“Default Lines” column from eSchool News, May 2010—In his speech to school superintendents during the American Association of School Administrators’ annual conference in February, Education Secretary Arne Duncan argued that schools should have more flexibility in how they get all students to achieve.
“We should be tight on standards … but loose about how to get there,” he told the nation’s school leaders in outlining what he called the administration’s “guiding principles” for rewriting No Child Left Behind.
Unfortunately, that rhetoric doesn’t match reality.
Education Department (ED) officials might not be as prescriptive in telling the top-performing 95 percent of schools how they must meet tougher standards for student achievement under the Obama administration’s blueprint for school reform—but they’re very exacting when it comes to opening the federal purse strings.
So exacting, in fact, that in the first round of the much-anticipated “Race to the Top” competition for $4 billion in special stimulus funds, only two states—Delaware and Tennessee—met the administration’s stringent requirements.
In that first round, ED awarded only $600 million of its $4 billion carrot to entice broad school reforms. And though federal officials will collect a second round of applications for the highly selective program by June 1, many states are rethinking their desire to participate.
Colorado, which had hoped to win $377 million, finished in 14th place—and Gov. Bill Ritter Jr., who said the scoring by anonymous judges seemed inscrutable, reportedly had not decided whether to reapply for the second round as of press time.
“It was like the Olympic Games, and we were an American skater with a Soviet judge from the 1980s,” Ritter told the New York Times.
To help states as they prepare their Phase 2 proposals, ED has posted all Phase 1 applications, peer reviewers’ comments, and scores on its web site, as well as videos of states’ Phase 1 presentations. But in setting such a high bar to earn federal dollars for reform, the administration is excluding a number of states that could desperately use more money.
Our lead story on Page One shows why this is so disturbing: A new AASA survey reveals that school budget cuts will be noticeably more significant in 2010-11 than they were in the previous two years.
It appears the unprecedented $100 billion in stimulus funding for education was only a stopgap measure that merely delayed the inevitable—and now the dam is about to burst wide open.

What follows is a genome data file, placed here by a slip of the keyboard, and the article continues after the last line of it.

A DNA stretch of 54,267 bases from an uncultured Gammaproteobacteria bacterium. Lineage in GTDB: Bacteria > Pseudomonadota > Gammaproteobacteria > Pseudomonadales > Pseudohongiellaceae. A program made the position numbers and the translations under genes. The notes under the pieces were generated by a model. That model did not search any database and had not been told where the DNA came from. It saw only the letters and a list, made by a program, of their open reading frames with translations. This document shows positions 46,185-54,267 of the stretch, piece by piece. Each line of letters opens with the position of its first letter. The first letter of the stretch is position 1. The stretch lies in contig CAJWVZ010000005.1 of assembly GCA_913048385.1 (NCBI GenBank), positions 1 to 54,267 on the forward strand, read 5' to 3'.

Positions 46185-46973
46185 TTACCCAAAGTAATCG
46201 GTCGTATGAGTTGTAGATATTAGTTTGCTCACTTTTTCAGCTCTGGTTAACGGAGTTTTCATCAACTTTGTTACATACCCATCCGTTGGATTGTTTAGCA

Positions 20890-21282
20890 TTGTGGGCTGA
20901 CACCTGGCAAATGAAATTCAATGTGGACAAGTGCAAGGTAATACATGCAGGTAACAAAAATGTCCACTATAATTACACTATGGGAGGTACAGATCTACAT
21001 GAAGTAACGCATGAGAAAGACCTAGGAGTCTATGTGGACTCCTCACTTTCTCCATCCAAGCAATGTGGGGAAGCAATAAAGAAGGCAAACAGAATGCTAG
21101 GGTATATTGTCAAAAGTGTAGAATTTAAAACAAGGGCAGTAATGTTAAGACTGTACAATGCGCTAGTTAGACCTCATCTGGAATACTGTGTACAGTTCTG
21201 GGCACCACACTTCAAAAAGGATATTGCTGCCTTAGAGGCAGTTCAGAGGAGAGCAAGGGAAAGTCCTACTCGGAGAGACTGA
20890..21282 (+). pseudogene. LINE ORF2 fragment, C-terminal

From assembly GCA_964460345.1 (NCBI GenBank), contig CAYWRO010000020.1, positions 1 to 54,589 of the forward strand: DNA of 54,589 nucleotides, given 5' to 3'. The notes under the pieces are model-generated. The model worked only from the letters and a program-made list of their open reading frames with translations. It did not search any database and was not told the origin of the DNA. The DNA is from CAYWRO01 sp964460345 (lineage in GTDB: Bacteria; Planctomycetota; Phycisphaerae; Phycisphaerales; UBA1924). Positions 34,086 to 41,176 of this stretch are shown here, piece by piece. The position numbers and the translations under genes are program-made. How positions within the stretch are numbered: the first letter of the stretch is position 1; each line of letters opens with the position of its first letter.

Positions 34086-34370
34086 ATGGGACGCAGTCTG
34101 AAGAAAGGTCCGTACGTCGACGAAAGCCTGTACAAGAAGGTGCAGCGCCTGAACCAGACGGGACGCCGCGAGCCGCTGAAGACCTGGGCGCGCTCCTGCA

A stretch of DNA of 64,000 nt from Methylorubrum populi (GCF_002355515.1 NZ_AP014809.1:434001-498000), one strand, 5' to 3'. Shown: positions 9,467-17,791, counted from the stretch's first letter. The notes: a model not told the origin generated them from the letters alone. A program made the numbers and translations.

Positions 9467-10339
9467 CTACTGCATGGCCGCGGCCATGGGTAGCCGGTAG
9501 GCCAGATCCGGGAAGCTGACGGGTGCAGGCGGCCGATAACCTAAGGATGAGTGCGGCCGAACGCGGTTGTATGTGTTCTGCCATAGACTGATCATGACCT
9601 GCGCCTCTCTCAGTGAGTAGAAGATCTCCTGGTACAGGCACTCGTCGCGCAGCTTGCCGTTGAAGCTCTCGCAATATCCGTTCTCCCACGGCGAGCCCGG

Although President Obama’s FY 2011 budget requests $4 billion more for education than the previous year, the administration is proposing to shift a greater percentage of federal dollars from formula-based grants to competitive grants, like Race to the Top—a move that most school leaders vehemently oppose.
Because schools can’t count on receiving competitive grant dollars, this funding model causes uncertainty about school budgets and is unlikely to lead to the kind of long-term reform that federal officials are hoping for, superintendents say. Applying for competitive grants also requires resources that many schools just don’t have.
Lack of funding was one of the key concerns that educators cited in their responses to the new National Education Technology Plan (NETP), which the administration released in March.
In comments left on the NETP web site, some stakeholders wondered how they would be able to realize ED’s comprehensive vision for using technology to transform teaching and learning amid such a harsh budget climate. Others questioned what they saw as a fundamental conflict between the plan’s call for innovation on one hand and the administration’s continued focus on testing and accountability on the other.
More budget cuts will make it much harder for school leaders to innovate next year—and yet, there is a growing body of research to suggest that’s exactly what is needed to reach today’s students.
Assistant Editor Maya T. Prabhu’s story about the needs of the “iGeneration”, and Managing Editor Laura Devaney’s story about what students say they want from their schools, make it abundantly clear that our teaching methods must change if we are to engage what Project Tomorrow calls the “free-agent learners” who are accustomed to using technology to communicate, collaborate, and learn outside of classrooms.
Here’s hoping Congress will recognize the impending crisis that threatens innovation in the nation’s schools, and either provide more money to implement the technology-based reforms outlined in the NETP or push back against the administration’s shift toward a more competitive and highly selective funding model.
If not, I fear that yet another well-crafted public policy document won’t be worth the bits and bytes that federal officials used to construct it.